• The strength of developer's marketing: the ability to pick and choose a unit with clear terms and conditions, floor plans, etc in advance of travel to the university is a definite marketing advantage for developers in persuading students to stay with them;
  • Recognised brand names such as Unite Students (74,000 beds), Upp (34,600) or iQ (28,000) promise and deliver a homogeneous unit with quality assurance;
  • The general affluence of the students’ parents means that the marginally higher rates for PBSA rent (typically 2-3% higher, but there are exceptions) when compared with other accommodation are not important to the decision making.

Current Ownership Status

With the continued increase in the participation of developers into the PBSA sector, the ownership ratios of the stock have changed and currently stand at:

PBSA Sector Percentage
University owned 43%
Privately owned/ direct lets 35%
Nomination or lease agreements 15%
On-campus partnerships 7%

Clearly, there is plenty of room for PBSA to catch up with universities as their primary accommodation provider.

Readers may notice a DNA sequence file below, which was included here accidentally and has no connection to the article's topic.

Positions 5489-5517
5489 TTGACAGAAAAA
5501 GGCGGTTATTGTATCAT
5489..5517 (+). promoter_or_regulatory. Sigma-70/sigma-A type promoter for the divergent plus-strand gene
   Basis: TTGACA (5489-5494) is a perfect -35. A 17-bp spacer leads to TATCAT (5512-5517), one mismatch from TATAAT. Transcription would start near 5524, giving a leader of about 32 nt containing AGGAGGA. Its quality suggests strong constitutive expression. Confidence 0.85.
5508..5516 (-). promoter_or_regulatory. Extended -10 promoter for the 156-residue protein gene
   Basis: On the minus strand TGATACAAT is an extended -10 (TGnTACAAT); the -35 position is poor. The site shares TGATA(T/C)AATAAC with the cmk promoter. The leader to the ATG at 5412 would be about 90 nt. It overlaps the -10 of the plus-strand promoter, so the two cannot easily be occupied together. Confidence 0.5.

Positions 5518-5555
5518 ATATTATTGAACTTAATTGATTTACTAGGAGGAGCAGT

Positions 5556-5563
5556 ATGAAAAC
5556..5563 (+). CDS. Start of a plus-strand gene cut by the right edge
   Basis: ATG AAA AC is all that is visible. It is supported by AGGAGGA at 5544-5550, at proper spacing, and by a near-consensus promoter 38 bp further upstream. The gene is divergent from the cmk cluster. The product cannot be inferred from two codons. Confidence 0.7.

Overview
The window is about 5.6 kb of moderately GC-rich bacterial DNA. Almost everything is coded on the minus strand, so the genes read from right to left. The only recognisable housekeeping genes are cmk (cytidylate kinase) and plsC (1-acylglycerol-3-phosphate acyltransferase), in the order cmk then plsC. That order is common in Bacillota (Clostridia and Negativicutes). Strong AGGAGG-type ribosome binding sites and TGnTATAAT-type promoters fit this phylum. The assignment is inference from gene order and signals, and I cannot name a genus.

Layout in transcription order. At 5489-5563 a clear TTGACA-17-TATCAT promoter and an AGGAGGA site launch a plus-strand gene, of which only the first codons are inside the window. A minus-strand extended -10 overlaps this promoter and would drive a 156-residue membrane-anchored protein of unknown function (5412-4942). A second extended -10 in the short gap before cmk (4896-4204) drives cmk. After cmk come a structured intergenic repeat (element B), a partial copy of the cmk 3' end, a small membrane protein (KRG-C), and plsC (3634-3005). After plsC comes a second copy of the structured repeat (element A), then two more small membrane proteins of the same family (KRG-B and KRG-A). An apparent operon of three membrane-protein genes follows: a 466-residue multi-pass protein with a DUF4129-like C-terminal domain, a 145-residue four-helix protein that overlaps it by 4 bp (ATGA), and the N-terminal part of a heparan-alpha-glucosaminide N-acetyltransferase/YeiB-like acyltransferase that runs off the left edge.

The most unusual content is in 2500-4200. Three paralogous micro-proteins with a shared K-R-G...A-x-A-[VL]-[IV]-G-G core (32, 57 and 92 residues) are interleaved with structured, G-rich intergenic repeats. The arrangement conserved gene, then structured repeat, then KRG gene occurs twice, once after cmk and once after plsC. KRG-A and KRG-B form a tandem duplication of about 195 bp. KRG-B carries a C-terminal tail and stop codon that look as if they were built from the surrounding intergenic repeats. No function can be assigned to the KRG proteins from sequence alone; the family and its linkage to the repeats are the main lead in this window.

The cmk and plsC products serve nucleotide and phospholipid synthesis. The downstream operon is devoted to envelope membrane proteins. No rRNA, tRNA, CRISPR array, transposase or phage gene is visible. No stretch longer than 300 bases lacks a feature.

Attraction to Investors

Investment into PBSA asset class in the UK has grown dramatically in the last 2-3 years, with some 58% of the reported total investment worth GBP £17 billion originating from overseas. Asian money, notably from Singapore, Thailand and China has been the bulk of  foreign investment.

For developers, the attractions of PBSA are fairly obvious. They are as follows:

  • Secure, recurring income streams;
  • A clear shortfall in supply compared to demand near to favoured universities;
  • A growing market for students from affluent families to study in the UK (particularly from China, India, Canada, the US and Nigeria);
  • Rentals for purpose-built en-suite accommodation averaging around 2-4% more than non-purpose-built units, with such rents tracking 16% above the rate of inflation since 2014;
  • Even though yields have been compressed over the last few years, prime regional yields can be between 5-6% (although the yield tends to be lower in London, with a record 3.75% yield recorded in 2019);